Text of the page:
Canna Planting Guide
Cannas are lush tropical plants with huge leaves and vibrant blossoms on tall stalks. Many varieties have multicolored and patterned leaves, making them a season-long focal point.
Sometimes called “canna lilies” these perennials are unrelated to true lilies. They come in a vast variety of color and boast immense, often-veined, paddle-shaped leaves and sheathing leafstalks in shades of green or bronze.
Select a site with full sun and moist soil. Tall varieties should be sheltered from strong winds.
Plant canna rhizomes in spring after all danger of frost has passed and the soil has warmed. Prepare the garden bed by using a garden fork or tiller to loosen the soil to a depth of 12 to 15 inches, then mix in a 2- to 4-inch layer of compost. Dig a hole 4 to 6 inches deep. Set the rhizome horizontally in the hole, cover it with soil, and press firmly. Space rhizomes 1 to 4 feet apart, depending on the variety. Water thoroughly. In regions with short summers, start rhizomes indoors by potting up and placing them in a warm, sunny location.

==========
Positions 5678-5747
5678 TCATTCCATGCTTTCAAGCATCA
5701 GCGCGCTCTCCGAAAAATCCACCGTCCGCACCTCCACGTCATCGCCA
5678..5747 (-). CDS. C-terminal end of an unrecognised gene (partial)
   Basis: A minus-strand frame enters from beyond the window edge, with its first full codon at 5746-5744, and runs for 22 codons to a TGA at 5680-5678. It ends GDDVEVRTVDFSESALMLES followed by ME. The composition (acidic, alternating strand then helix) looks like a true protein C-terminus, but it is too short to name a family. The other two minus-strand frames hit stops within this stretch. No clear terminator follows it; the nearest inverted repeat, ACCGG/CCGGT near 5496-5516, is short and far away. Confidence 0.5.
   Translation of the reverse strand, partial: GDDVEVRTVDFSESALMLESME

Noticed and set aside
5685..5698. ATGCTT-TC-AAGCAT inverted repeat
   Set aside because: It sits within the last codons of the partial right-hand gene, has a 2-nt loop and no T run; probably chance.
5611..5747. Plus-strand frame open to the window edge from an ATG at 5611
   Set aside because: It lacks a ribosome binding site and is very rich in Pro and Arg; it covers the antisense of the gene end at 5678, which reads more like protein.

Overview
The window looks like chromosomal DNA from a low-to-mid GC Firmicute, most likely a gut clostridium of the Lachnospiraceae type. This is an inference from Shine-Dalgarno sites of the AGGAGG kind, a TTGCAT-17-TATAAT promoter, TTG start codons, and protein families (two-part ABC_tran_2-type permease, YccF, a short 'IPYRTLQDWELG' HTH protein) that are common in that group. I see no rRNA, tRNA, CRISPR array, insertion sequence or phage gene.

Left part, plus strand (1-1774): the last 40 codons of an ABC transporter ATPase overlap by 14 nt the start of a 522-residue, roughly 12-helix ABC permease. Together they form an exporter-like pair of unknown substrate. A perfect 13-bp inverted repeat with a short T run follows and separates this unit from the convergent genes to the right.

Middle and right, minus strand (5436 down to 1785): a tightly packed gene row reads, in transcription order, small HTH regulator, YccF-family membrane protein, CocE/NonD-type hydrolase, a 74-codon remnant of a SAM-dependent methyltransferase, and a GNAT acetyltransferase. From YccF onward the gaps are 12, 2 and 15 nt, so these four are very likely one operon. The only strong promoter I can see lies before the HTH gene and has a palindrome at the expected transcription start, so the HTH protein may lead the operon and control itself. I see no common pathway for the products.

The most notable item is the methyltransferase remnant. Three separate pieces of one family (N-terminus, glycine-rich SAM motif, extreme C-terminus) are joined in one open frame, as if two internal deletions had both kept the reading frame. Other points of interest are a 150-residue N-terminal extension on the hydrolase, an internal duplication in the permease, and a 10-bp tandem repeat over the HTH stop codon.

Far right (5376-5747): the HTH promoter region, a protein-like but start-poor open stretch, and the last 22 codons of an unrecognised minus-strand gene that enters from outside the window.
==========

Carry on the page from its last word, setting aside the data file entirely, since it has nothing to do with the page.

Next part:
Apply a 2- to 4-inch layer of mulch around cannas to retain moisture and control weeds. Cannas prefer consistently moist soil, so water plants during the summer if rainfall is less than 1 inch per week, and water container-grown plants frequently to keep soil moist. Stake tall varieties to keep them upright. Remove flowers as they fade. In autumn, after frost kills the foliage, cut plants back to 6 inches tall. Carefully lift each clump of rhizomes and put them in a plastic-lined box filled with perlite or peat moss, spacing them so that none are touching. Store boxes off the floor in a dry area at 45 to 55 degrees F. Replant in the spring.
- Slugs, snails, spider mites, and caterpillars may be problems.
- Rust, fungal leaf spot, and bacterial blight are common.
- Bean yellow mosaic and tomato spotted wilt viruses can occur
In mild areas: Plants can be left outside all year in a sunny, sheltered position. However, apply a 15cm (6in) deep layer of mulch in winter and be prepared that there may be losses in very cold or wet winters.
In colder areas: Pot-grown specimens can simply be moved into a frost-free place. Otherwise, lift the rhizomes once the top growth begins to wither in autumn. Cut down the foliage and stems to about 15cm (6in). Remove surplus soil, dry and then store in trays in barely-damp wood vermiculite or multi-purpose compost. Place in a frost-free position for the winter. Little, if any, watering should be necessary.